Tuesday, June 26, 2012

EQA and Continuing Education: saving lives?

One of the challenges of the clinical laboratory is that most samples received in the laboratory are routine, beyond routine.  In the microbiology laboratory the vast majority of samples are urine samples from women and the elderly, throat swabs from young kids, and genital samples mainly from the folks hoping they have dodged an unappreciated bullet (most of them have).  The reality is that within this group there are few samples of life-altering significance.   

The challenging samples where a stain analysis reading error or a faulty culture can potentially have a lot of significance include Cerebral Spinal Fluid (CSF) or joint fluid and maybe blood cultures, but these samples are not very common; indeed they are rare, especially in the smaller laboratories.  And in the rural laboratories what makes the challenge worse is that the technologists (and pathologists) tend to have very little exposure and experience to samples from patients with true examinable and interpretable diagnostic samples.

What can make this situation worse is the intervention of politics.  In these days of laboratory consolidation there are those that see great advantage in moving all the microbiology testing to a single site, and if a critical specimen (as in CSF or Joint Fluid)  comes up in the middle of the night, well the available Chemistry technologist will stain and examine it or ship it down to the main facility.  Take the least trained person and put them in the situation of having to stain, read and interpret and report the most critical sample.  That always seems to make a lot of sense (said with great sarcasm!)

So it was in that context that we at our proficiency testing program set up a supplemental program to provide samples that simulate joint fluid and CSF as a way to increase their amount of exposure to these samples.  After 20 years (plus) of creating these samples we have become really slick at creating really good simulations with the right number and type of cells and appropriate concentrations of bacteria, some easy to read, and some not so much.  On a scale of 1-10 (where 1 is you don’t actually need a microscope to read the slides and 10 is that skilled persons still find some of them very difficult). I would estimate the challenge value of the samples is close to 8 or 9.  There are not enough samples that the laboratories will become over-burdened, but enough that when the real samples come in the have enough exposure and expertise that they can read and report them with more confidence.  Where there may be 1 or 2 samples a year, we can raise the number up closer to 2 every 3 months.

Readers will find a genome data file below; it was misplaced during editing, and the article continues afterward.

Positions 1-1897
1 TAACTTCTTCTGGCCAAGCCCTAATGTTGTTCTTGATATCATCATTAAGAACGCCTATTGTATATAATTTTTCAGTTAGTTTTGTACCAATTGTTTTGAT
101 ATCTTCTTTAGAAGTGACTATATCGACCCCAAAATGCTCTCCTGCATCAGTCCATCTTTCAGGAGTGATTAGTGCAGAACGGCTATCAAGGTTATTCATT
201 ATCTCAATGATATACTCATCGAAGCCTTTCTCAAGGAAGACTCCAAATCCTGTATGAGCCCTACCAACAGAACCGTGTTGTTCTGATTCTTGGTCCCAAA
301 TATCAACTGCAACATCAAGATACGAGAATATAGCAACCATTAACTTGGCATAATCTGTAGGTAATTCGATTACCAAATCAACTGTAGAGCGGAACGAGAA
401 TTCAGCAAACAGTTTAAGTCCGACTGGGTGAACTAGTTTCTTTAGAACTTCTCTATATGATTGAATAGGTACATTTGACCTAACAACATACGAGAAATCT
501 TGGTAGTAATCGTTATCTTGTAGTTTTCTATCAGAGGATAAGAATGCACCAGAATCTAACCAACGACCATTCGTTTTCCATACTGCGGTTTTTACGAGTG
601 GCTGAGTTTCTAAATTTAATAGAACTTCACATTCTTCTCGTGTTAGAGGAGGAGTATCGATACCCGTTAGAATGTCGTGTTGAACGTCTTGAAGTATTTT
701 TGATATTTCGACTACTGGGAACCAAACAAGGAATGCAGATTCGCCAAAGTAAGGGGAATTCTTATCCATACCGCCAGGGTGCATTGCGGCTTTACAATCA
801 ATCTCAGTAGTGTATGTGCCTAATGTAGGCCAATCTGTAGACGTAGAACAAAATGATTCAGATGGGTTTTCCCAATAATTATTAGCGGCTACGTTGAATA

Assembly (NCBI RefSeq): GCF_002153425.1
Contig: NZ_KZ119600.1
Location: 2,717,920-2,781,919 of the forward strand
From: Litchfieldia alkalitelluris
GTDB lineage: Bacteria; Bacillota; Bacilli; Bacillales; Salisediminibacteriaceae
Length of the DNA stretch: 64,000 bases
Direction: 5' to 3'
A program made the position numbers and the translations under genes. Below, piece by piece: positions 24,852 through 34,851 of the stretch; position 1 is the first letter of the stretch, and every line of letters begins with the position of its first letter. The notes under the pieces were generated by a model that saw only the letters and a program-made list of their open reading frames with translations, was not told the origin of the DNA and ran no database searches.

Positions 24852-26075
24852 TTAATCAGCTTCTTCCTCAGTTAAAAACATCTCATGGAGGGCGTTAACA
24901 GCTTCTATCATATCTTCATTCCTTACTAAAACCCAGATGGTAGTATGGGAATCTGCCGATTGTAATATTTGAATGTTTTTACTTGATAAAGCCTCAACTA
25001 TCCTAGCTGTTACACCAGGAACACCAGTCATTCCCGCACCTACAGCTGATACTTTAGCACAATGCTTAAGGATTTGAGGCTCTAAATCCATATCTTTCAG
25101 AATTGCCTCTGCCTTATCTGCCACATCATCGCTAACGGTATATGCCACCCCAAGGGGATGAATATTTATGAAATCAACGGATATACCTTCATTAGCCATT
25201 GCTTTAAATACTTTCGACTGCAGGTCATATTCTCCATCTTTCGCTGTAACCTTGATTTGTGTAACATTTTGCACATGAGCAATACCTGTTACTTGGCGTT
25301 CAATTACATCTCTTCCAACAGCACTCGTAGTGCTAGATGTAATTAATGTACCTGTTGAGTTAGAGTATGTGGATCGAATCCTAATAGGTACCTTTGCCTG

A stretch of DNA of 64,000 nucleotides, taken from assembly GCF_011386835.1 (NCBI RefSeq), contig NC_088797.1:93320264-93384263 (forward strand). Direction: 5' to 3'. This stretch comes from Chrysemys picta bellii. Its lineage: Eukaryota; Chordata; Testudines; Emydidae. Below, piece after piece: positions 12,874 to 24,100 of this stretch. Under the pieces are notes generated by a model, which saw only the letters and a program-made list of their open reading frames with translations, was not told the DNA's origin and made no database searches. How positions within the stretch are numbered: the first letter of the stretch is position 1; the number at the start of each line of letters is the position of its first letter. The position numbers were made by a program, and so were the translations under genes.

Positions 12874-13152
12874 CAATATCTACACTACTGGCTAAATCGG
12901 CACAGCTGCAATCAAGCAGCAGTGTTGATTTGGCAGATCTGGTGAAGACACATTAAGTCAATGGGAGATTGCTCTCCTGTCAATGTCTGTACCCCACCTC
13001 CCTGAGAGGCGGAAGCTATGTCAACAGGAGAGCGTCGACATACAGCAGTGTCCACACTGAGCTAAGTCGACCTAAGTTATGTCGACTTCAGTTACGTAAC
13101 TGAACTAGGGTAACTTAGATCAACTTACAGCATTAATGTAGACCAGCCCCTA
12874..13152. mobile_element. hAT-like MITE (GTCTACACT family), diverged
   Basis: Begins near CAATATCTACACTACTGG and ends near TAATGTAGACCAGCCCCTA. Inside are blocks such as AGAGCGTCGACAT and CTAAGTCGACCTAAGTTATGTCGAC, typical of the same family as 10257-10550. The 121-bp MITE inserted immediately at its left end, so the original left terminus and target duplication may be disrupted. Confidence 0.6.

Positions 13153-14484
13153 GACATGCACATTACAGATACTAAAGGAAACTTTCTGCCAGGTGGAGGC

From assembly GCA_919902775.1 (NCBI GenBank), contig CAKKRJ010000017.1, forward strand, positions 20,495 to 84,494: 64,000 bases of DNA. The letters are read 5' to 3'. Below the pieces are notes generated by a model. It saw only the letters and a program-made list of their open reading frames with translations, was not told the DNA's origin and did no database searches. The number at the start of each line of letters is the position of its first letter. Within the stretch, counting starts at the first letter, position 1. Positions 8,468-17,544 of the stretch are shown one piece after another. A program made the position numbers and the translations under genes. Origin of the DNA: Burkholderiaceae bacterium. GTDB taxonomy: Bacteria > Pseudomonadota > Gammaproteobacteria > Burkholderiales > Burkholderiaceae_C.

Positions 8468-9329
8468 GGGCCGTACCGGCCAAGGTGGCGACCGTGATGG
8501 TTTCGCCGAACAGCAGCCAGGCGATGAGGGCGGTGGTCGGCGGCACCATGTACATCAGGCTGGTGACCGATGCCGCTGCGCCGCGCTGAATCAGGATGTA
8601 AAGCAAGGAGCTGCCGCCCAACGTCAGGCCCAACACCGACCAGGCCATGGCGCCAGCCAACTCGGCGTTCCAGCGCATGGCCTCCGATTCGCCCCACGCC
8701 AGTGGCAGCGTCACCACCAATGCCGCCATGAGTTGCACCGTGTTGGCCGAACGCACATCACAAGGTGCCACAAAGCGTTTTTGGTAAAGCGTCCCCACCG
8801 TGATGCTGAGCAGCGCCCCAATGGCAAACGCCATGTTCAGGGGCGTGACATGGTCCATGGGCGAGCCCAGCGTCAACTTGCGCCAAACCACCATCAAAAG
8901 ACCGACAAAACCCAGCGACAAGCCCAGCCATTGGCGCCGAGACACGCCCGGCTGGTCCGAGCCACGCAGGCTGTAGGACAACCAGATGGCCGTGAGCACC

So the program has now been running for about 2 years and we have just completed our first customer satisfaction survey; and the message appears to be “thank you”.   That by itself is a pretty big accomplishment.  Folks don't tend to say a lot of positives about proficiency testing. 

Most of the slides are rated as  "acceptable" or better and the readers see them as looking like and staining like real samples.  The educational material appreciated and rated highly.  And they would like us to extend the program to other uncommon but high risk samples.  

What I didn’t ask, but probably should have, was along the line of if the program has increased personal confidence in reading true critical slides.  In truth the responses would have been highly subjective and difficult to analyze, but I think it will have to be a part of a follow-up questionnaire, perhaps examinable within a word cloud.

So here is my bottom line: providing practice materials for laboratorians put in the terrible position of having to read high pressure samples with little experience and expertise is providing a service to the laboratorians and their patients.  The laboratorians comment positively about the program and I think it reduces the risk of reading error.  

While I can’t prove it, in my opinion and bias is this is a very important service, and it might even in some instances save a life.  

To see a critique with performance, evaluation, education and photograph visit: 


More later.

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